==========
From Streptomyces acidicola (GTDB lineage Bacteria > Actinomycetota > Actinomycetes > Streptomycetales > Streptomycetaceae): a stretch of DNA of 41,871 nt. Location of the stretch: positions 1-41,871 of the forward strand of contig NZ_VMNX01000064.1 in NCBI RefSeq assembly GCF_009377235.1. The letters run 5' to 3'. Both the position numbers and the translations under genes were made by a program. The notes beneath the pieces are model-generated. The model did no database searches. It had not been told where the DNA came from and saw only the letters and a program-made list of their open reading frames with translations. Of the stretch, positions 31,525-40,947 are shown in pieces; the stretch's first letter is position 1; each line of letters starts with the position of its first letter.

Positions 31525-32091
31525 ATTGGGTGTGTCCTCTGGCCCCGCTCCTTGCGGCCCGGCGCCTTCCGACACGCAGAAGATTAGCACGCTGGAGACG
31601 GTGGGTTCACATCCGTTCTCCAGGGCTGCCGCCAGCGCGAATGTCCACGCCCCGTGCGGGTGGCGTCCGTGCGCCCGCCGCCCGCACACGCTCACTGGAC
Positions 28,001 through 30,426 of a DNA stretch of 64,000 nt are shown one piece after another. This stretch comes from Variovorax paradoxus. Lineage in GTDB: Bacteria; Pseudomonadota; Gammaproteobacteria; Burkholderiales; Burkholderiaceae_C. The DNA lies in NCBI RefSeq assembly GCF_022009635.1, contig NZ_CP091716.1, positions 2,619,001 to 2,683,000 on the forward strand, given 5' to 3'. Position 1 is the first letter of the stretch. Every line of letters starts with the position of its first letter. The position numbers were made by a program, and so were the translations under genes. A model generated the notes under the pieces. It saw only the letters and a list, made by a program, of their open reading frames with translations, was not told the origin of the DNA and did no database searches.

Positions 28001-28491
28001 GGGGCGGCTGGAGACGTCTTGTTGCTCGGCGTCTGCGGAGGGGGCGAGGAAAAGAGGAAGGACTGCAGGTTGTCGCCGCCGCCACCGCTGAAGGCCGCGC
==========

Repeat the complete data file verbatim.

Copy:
From Streptomyces acidicola (GTDB lineage Bacteria > Actinomycetota > Actinomycetes > Streptomycetales > Streptomycetaceae): a stretch of DNA of 41,871 nt. Location of the stretch: positions 1-41,871 of the forward strand of contig NZ_VMNX01000064.1 in NCBI RefSeq assembly GCF_009377235.1. The letters run 5' to 3'. Both the position numbers and the translations under genes were made by a program. The notes beneath the pieces are model-generated. The model did no database searches. It had not been told where the DNA came from and saw only the letters and a program-made list of their open reading frames with translations. Of the stretch, positions 31,525-40,947 are shown in pieces; the stretch's first letter is position 1; each line of letters starts with the position of its first letter.

Positions 31525-32091
31525 ATTGGGTGTGTCCTCTGGCCCCGCTCCTTGCGGCCCGGCGCCTTCCGACACGCAGAAGATTAGCACGCTGGAGACG
31601 GTGGGTTCACATCCGTTCTCCAGGGCTGCCGCCAGCGCGAATGTCCACGCCCCGTGCGGGTGGCGTCCGTGCGCCCGCCGCCCGCACACGCTCACTGGAC
Positions 28,001 through 30,426 of a DNA stretch of 64,000 nt are shown one piece after another. This stretch comes from Variovorax paradoxus. Lineage in GTDB: Bacteria; Pseudomonadota; Gammaproteobacteria; Burkholderiales; Burkholderiaceae_C. The DNA lies in NCBI RefSeq assembly GCF_022009635.1, contig NZ_CP091716.1, positions 2,619,001 to 2,683,000 on the forward strand, given 5' to 3'. Position 1 is the first letter of the stretch. Every line of letters starts with the position of its first letter. The position numbers were made by a program, and so were the translations under genes. A model generated the notes under the pieces. It saw only the letters and a list, made by a program, of their open reading frames with translations, was not told the origin of the DNA and did no database searches.

Positions 28001-28491
28001 GGGGCGGCTGGAGACGTCTTGTTGCTCGGCGTCTGCGGAGGGGGCGAGGAAAAGAGGAAGGACTGCAGGTTGTCGCCGCCGCCACCGCTGAAGGCCGCGC